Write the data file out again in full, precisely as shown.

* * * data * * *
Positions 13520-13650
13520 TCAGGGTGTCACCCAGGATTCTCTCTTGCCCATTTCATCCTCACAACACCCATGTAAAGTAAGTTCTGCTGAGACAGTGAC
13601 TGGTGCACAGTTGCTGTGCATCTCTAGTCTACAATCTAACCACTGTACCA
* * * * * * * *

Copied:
Positions 13520-13650
13520 TCAGGGTGTCACCCAGGATTCTCTCTTGCCCATTTCATCCTCACAACACCCATGTAAAGTAAGTTCTGCTGAGACAGTGAC
13601 TGGTGCACAGTTGCTGTGCATCTCTAGTCTACAATCTAACCACTGTACCA